A new musical comedy coming to Broadway this April will spotlight none other than the two rivals for PC dominance, Steve Jobs and Bill Gates.
Rather obviously titled Nerds, the new musical will feature some of the technology the two men helped foster, including onstage holograms, projection mapping and an app that lets audiences decide what ending they’d like to see.
The ever-expanding holiday season is upon us once again, and Cult of Mac wants to help make your obligatory family dinners the least awkward they can be.
We know that a certain amount of discomfort is unavoidable. Kids might have tantrums, Grinches might get a bit too much “holiday spirit,” or some cousin with a beef might have been waiting for everyone to be in the same room before they announce how they really feel about Grandma.
Family drama aside, we have a few tips for conversation tech topics to avoid during dinner to keep everyone as happy and un-yelled-at as possible. It was a big year for tech, but some topics are best left in Internet forums and the comments of your favorite Apple blog.
In November 2013, Apple acquired PrimeSense, a 3-D technology sensing company that could hint at the ability for future iPhones, iPads and Macs to have a Kinect-like ability to sense where users are and react to their movements.
Given the acquisition, you’d think Apple would be the first company to use one of PrimeSense’s hot 3-D imaging systems-on-a-chip, maybe in the iPhone 6, but no. Google has beaten Apple to the punch, using PrimeSense’s Capri PS1200 3-D imaging SoC in the experimental Project Tango device, the world’s first motion-sensing smartphone.
We’re all supposed to be better people around the holidays. Unless we happen to be a hackathon dude who fires off a Facebook rant about how San Francisco is filled with human trash.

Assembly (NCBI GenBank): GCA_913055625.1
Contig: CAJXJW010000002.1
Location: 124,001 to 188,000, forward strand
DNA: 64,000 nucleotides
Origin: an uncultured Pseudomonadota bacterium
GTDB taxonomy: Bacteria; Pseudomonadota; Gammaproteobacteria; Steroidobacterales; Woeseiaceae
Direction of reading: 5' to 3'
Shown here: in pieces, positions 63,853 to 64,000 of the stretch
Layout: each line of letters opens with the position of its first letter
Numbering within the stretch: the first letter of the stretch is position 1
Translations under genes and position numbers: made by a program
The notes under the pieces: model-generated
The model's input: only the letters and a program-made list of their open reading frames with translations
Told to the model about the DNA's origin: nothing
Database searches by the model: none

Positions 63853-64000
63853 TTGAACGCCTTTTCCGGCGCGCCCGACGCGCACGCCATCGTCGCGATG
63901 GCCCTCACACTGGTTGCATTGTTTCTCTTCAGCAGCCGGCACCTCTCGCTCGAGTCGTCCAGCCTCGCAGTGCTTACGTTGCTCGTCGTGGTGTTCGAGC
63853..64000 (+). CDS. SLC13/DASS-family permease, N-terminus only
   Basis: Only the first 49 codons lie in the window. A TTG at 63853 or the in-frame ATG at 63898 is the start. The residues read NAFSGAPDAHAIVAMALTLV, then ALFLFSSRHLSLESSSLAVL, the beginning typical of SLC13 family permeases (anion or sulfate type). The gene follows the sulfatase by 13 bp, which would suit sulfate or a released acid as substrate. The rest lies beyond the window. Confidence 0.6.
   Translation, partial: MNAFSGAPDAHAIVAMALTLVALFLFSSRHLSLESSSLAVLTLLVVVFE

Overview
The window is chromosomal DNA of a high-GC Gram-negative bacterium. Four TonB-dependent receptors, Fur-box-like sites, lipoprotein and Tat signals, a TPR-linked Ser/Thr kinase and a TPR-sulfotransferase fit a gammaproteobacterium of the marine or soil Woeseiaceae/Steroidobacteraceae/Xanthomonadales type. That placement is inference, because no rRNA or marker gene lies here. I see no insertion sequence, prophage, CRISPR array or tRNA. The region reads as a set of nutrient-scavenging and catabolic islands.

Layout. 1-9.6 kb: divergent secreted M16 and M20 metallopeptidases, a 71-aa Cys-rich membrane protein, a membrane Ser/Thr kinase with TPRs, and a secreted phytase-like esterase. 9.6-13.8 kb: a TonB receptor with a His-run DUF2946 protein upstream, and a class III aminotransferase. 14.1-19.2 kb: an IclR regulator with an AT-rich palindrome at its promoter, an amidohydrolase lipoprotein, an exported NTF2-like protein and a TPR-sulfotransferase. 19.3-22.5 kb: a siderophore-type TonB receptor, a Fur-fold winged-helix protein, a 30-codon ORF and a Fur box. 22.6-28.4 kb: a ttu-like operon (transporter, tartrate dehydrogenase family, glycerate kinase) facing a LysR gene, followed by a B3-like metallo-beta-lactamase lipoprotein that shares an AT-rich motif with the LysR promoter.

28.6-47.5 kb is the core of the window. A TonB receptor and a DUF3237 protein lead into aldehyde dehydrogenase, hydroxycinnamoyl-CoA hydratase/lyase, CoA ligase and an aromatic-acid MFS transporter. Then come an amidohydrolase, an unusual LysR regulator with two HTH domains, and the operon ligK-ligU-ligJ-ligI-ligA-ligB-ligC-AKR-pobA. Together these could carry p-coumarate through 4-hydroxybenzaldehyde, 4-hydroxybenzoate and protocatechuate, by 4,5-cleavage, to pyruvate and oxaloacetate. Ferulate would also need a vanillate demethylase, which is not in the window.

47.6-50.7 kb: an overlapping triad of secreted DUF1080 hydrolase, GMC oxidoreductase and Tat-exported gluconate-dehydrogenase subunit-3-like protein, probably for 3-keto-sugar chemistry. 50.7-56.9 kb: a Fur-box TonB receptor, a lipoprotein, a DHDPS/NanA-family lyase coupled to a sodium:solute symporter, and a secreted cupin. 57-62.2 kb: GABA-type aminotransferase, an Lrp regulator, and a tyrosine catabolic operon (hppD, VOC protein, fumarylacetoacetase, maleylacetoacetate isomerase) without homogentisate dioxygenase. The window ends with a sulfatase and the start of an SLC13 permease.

And, sure, you can delete that stupid stuff. But that same technology that enabled you to quickly air your most callous, thoughtless opinion won’t take it back that easily. His subsequent apology did little to smother the flames about how tech needs better PR to convince the world we aren’t the philosophical disciples of Charles Montgomery Burns.
That’s why Facebook is considering a compassion button – so in this case you could sympathize with your hackathon pal for his complete lack of empathy for the homeless? – for example.
This week, Cult of Mac reports from the front line of digital companies and nonprofits with heart and soul from Stanford’s inaugural Technology and Compassion Conference. The idea behind it is to bring things like mood trackers and compassion training to our iPhones, so we act like jerks a little less. And the world will thus becomes a better place…
We also bring you the best new books, music and movies in iTunes and apps in the store as well as the inside scoop from the behind the counter with our Ask a Genius Column. ‘Cause we’re generous like that.
With April 1st just around the corner, it’s time to start planning your attacks on friends, colleagues, and even loved ones to ensure they’re suitably mocked, embarrassed, and shamed on April Fools’ Day. We want to make sure that no one gets off lightly this year, so to help you formulate your plan, we’ve put together a list of the best tech-related pranks and practical jokes for your disposal.
They’re all quick and easy to perform with minimal effort, and ensure your April Fools’ Day victims don’t get away from a little light-hearted pranking.
The Annoy-a-Tron from ThinkGeek
The Annoy-a-tronis essentially a high-tech fart machine, but with a little more taste. It’s $12.99 from ThinkGeek and features 6 annoying sounds that go off at random to irritate anyone within earshot. Turn it on, hide it under a co-worker’s desk, and observe them as they try to work out where the sound of a cricket is coming from. It’s a tiny device that’s easy to conceal, and if your target does manage to find it, they won’t have a clue what it is.
Early registration discounts expire Monday for MacTech Boot Camp, the one day immersive event for Mac consultants and uber-geeks held at the start of the MacWorld Conference and Expo in San Francisco on January 26.
With seminars covering topics such as:
Marketing in a Community
Client Documentation, Passwords and Records
Networking Basics and Troubleshooting
Printing Setup and Troubleshooting (Wifi, USB, Bluetooth, and Wired)
Windows on the Mac Options
Viruses and Security
and more, MacTech Boot Camp offers a rich vein of resources designed to enhance the credentials of any Mac IT consultant offering services to the home, SOHO (small office home office) and SMB markets.
Those looking to obtain Apple certification may also sign up for a study session and exam prior to the Boot Camp on January 25.